Archive for January, 2016

Winter Wonderland: Happy Birthday Lewis (and Wolfgang, Wilhelm and Wilhelm)

Wednesday, January 27th, 2016

This Winter, we are posting about Lewis Carroll’s Wonderland books.

And today is Lewis Carroll’s birthday. But it’s also Wolfgang Amadeus Mozart’s birthday, F. W. J. Schelling’s birthday and Kaiser Wilhelm II’s birthday!

MSCW

These four famous men had more in common than just a shared birthday. Here’s some of those commonalities:

NAME CHANGES
Lewis Carroll was born Charles Lutwidge Dodgson and adopted Lewis Carroll as a pen name.

Friedrich Wilhelm Joseph von Schelling was born Friedrich Wilhelm Joseph Schelling. The “von” was added when he was ennobled.

Kaiser Wilhelm II was born Frederick Wilhelm Viktor Abrecht von Preußen. The “Kaiser” and “II” came later.

QUEEN VICTORIA CONNECTION
Kaiser Wilhelm II was the eldest grandchild of Queen Victoria.

Alice Liddell, the real-life Alice from Carroll’s Alice’s Adventures in Wonderland, was courted by Queen Victoria’s youngest son.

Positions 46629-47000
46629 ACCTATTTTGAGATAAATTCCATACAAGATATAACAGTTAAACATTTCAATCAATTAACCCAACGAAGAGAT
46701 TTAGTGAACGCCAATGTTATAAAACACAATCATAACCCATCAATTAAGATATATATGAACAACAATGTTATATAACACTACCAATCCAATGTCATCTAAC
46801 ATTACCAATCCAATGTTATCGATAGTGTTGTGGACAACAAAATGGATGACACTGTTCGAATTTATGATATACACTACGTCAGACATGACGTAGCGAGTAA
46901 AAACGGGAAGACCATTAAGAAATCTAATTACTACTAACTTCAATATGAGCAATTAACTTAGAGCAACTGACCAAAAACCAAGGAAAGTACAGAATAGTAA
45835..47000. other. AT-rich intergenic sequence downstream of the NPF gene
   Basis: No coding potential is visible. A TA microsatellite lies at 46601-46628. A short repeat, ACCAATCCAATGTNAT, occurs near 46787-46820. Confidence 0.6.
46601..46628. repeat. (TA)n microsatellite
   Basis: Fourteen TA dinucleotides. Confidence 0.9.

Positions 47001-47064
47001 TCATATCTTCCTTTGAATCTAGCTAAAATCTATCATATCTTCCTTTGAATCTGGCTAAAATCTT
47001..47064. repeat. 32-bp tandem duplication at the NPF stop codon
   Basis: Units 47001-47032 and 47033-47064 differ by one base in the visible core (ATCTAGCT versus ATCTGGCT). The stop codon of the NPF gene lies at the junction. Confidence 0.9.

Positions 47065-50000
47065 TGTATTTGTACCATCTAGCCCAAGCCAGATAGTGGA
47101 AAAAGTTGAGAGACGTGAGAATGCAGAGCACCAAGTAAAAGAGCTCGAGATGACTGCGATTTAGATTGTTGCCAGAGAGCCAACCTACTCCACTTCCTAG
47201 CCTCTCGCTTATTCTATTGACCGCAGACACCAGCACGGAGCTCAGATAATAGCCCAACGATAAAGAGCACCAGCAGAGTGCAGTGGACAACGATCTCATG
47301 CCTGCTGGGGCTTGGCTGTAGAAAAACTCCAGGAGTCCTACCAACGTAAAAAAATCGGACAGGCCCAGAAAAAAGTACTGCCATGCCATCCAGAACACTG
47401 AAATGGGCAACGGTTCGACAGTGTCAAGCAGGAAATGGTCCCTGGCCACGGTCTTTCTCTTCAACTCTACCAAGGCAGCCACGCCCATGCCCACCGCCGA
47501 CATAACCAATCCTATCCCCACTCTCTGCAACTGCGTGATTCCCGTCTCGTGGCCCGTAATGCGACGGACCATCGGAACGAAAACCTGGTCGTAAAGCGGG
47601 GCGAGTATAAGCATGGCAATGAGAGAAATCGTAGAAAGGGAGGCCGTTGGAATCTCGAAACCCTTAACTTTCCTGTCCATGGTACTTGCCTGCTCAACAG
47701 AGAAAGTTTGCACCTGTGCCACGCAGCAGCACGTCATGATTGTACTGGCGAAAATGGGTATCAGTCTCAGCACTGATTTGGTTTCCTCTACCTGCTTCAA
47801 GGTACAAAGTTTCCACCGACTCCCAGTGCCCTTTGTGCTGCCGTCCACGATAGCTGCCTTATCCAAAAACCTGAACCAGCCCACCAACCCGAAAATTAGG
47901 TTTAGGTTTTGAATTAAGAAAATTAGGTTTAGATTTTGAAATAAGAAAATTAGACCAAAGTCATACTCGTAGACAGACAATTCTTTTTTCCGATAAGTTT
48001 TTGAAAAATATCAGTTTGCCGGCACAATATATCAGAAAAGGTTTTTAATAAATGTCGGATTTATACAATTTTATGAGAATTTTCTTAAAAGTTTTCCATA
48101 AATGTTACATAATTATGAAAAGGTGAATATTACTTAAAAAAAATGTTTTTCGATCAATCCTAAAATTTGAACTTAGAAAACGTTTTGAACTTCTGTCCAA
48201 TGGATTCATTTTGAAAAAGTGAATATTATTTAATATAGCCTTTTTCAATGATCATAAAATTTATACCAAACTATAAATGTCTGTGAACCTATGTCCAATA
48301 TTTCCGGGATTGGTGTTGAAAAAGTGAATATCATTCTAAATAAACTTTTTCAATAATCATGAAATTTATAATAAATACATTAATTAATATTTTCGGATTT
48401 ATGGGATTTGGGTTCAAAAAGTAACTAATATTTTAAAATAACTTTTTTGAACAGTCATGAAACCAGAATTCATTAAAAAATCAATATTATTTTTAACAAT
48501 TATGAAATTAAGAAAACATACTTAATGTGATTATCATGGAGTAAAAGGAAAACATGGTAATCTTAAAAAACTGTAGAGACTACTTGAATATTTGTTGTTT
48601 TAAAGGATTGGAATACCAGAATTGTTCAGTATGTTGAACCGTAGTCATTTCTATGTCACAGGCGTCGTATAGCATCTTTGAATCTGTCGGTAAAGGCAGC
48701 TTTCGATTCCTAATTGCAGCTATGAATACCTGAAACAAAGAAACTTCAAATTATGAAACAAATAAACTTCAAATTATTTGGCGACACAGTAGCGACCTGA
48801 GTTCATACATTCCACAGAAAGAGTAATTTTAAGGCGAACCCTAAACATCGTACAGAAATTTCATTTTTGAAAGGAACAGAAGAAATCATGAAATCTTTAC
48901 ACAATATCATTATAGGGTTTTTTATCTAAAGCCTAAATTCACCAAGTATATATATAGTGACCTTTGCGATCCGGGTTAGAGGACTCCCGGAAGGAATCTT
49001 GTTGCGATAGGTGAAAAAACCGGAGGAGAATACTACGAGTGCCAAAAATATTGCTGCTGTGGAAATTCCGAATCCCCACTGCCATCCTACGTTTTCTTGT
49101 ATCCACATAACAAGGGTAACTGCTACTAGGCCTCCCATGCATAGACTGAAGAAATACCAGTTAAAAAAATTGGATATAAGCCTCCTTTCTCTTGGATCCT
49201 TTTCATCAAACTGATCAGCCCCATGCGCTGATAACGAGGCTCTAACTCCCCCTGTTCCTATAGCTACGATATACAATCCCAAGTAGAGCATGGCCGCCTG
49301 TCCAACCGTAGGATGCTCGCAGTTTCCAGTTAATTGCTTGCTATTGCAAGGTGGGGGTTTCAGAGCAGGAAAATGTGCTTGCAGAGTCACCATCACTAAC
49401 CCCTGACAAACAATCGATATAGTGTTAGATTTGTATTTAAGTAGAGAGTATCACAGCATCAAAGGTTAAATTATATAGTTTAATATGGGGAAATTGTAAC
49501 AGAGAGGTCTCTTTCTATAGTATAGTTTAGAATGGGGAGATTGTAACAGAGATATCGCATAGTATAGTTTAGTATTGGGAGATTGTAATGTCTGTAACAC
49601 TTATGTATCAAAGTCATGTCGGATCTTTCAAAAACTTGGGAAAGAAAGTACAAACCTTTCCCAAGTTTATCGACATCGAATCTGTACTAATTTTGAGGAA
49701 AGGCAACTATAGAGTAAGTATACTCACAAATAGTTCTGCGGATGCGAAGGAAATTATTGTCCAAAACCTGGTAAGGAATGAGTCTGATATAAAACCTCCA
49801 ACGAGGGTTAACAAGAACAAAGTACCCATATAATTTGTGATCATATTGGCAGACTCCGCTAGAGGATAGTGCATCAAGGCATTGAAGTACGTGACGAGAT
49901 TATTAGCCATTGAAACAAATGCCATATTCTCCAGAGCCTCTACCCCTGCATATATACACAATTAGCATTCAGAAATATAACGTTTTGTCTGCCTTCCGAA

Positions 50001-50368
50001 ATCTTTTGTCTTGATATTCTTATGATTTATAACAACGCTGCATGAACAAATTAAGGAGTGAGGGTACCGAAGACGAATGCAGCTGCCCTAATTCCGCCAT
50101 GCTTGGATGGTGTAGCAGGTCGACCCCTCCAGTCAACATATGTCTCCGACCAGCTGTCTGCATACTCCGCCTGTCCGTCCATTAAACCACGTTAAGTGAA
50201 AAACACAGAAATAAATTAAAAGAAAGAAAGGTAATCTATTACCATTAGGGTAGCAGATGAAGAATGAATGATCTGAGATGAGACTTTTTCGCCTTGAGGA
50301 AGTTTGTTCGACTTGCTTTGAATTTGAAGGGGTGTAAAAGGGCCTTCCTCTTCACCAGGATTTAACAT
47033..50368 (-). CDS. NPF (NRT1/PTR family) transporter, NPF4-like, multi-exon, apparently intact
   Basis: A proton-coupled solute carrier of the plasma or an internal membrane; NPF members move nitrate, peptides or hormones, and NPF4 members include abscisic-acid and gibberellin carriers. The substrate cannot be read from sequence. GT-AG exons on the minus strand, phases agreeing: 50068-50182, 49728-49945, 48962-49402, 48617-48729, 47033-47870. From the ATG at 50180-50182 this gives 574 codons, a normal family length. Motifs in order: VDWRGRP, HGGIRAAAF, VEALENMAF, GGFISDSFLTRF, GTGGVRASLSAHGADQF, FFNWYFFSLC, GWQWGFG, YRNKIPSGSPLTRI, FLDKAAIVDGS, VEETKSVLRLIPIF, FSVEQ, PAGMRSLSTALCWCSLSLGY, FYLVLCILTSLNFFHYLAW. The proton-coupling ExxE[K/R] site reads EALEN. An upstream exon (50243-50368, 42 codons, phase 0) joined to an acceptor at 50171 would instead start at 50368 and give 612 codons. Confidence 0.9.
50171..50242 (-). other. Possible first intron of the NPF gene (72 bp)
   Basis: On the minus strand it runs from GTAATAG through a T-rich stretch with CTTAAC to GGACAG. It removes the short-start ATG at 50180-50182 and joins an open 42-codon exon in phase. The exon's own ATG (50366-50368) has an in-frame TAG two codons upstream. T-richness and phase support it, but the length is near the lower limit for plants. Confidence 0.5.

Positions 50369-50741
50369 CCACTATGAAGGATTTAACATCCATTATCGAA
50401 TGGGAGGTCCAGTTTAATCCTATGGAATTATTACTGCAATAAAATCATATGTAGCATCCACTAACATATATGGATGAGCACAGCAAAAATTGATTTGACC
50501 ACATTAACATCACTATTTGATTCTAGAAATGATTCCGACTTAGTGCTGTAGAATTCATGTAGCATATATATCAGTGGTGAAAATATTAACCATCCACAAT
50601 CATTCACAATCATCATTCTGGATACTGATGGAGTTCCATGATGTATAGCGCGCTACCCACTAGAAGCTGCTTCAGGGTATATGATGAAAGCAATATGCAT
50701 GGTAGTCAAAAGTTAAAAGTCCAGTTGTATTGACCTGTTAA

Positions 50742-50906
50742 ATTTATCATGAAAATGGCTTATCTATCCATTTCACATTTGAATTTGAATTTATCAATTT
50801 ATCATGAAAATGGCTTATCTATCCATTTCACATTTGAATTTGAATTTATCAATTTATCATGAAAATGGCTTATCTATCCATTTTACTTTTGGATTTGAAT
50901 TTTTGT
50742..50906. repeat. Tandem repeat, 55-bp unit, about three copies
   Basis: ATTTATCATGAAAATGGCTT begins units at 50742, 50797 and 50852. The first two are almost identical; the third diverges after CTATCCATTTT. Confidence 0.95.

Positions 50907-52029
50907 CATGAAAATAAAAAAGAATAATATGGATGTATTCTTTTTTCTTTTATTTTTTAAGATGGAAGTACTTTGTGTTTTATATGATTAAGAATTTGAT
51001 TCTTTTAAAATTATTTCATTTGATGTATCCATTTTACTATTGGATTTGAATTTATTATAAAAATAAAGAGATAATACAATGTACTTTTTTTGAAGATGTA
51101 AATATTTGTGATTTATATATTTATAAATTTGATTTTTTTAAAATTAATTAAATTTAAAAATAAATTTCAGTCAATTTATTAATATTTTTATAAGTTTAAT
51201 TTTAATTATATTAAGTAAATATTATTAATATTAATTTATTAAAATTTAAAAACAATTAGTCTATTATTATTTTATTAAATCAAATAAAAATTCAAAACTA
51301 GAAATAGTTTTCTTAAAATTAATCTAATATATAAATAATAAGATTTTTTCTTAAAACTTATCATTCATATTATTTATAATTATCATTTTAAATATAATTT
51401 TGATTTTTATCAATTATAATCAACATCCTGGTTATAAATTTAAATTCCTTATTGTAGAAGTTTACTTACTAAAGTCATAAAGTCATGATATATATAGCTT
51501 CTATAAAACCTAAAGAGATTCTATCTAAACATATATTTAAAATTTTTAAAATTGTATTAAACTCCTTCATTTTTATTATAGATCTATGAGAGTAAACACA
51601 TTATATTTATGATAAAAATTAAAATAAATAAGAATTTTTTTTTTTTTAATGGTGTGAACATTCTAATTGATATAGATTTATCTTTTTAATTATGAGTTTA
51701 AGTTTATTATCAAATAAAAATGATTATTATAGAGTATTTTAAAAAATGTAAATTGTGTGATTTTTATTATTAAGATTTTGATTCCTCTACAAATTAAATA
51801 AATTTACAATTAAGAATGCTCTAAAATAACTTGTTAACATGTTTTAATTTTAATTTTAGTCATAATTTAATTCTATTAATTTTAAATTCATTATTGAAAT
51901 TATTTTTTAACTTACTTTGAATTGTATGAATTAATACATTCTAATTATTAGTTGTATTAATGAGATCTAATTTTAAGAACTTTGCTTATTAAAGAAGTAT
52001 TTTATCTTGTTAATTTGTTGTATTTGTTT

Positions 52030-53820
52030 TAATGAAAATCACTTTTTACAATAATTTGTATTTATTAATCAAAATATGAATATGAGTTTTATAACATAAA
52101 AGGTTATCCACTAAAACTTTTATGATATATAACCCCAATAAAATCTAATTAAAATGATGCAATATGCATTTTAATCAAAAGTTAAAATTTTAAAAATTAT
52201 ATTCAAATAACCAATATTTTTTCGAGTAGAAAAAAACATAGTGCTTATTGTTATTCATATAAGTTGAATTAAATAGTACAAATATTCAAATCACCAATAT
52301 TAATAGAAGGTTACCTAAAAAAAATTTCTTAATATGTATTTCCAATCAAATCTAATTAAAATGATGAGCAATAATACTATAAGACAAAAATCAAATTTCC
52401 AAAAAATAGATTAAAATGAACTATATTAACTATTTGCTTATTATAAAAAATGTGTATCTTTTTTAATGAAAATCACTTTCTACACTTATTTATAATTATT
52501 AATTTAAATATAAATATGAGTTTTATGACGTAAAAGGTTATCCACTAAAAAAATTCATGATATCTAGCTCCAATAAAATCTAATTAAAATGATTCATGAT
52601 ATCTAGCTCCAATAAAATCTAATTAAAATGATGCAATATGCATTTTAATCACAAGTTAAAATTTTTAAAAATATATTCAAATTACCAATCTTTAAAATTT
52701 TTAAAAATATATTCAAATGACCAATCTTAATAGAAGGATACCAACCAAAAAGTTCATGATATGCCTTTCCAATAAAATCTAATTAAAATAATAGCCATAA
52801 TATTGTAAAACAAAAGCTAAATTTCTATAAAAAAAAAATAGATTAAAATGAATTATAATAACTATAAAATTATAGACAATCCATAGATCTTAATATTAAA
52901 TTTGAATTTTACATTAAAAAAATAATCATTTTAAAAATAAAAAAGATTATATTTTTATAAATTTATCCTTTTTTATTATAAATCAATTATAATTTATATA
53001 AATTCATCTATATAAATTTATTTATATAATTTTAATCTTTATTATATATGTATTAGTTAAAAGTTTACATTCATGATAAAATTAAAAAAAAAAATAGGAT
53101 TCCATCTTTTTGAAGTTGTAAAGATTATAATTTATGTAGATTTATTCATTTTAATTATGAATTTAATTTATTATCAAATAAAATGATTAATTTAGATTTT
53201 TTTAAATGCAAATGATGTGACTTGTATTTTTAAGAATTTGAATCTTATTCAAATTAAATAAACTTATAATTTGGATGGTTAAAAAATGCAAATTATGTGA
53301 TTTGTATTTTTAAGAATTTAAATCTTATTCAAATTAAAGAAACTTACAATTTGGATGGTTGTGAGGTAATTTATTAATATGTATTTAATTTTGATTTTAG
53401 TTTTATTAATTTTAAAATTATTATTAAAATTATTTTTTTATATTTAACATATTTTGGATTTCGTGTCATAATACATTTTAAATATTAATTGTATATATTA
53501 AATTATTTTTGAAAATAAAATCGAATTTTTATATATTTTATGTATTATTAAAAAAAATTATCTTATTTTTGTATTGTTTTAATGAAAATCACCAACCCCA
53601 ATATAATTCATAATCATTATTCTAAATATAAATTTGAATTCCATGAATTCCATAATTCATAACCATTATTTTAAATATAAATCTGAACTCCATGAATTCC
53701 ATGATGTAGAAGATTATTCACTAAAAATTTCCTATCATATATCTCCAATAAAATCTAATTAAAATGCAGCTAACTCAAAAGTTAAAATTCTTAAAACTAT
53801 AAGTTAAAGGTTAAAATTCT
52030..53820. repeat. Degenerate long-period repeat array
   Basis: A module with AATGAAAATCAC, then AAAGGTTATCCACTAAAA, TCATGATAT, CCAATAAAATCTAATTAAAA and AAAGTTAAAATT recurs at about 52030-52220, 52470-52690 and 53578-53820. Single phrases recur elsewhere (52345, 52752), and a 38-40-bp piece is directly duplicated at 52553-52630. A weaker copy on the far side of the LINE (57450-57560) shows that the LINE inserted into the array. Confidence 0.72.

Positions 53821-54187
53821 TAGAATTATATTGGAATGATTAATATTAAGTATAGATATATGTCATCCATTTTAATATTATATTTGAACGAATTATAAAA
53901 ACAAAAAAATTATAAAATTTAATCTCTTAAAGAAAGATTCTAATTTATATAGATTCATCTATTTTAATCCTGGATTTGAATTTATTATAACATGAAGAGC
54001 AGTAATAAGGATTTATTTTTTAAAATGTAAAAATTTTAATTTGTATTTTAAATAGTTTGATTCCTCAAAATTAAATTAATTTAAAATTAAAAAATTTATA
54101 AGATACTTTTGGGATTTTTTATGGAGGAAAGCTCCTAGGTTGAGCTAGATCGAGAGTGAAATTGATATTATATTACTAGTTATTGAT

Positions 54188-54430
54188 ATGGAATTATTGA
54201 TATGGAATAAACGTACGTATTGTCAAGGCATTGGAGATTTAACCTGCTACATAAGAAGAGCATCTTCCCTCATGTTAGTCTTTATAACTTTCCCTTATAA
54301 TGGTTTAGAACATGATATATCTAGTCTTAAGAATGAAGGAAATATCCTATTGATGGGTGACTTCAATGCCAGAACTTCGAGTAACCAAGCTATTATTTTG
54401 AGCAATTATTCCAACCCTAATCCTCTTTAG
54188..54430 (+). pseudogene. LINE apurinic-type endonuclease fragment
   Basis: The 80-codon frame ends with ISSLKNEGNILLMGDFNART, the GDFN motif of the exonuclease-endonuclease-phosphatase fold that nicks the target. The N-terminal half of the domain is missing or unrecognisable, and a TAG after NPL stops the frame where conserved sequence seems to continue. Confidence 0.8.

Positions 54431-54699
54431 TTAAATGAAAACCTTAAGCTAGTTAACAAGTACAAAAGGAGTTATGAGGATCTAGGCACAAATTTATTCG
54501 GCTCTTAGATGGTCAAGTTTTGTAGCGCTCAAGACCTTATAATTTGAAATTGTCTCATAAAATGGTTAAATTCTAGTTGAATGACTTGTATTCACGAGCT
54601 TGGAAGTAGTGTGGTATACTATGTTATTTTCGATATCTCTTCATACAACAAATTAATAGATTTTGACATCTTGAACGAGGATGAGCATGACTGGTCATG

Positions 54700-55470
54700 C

Mozart dedicated an aria to his pet Pomeranian and Queen Victoria was crazy about Pomeranians (although the breed of dog she imported from Florence – the Italian Vopino – is now classified as a Spitz and not a Pomeranian).

Schelling gave lectures concerning India, its mythology and philosophy and Victoria was Empress of India.

GERMANS
W. J. Schelling was a German philosopher.

Kaiser Wilhelm was a German ruler.

Mozart spoke German (but he was Austrian).

Lewis Carroll visited Germany on the only trip he took abroad.

MASTERY
Wolfgang Amadeus Mozart was the greatest master of the Classical style.

Schelling was one of the greatest Idealists (along with Fichte and Hegel).

Lewis Carroll is the epitome of a Victorian-era icon.

Kaiser Wilhelm II liked wearing fancy medals, had a crush on his cousin, and was a hunting enthusiast.

AILMENTS
Carroll suffered from many ailments. A fever as a child left him deaf in one ear. Whooping cough at age 17 led to a chronic weak chest. And he had a stammer.

Wilhelm II had a withered arm from birth.

TENNEIL
The characters from Carroll’s Wonderland books were immortalized by illustrator John Tenniel.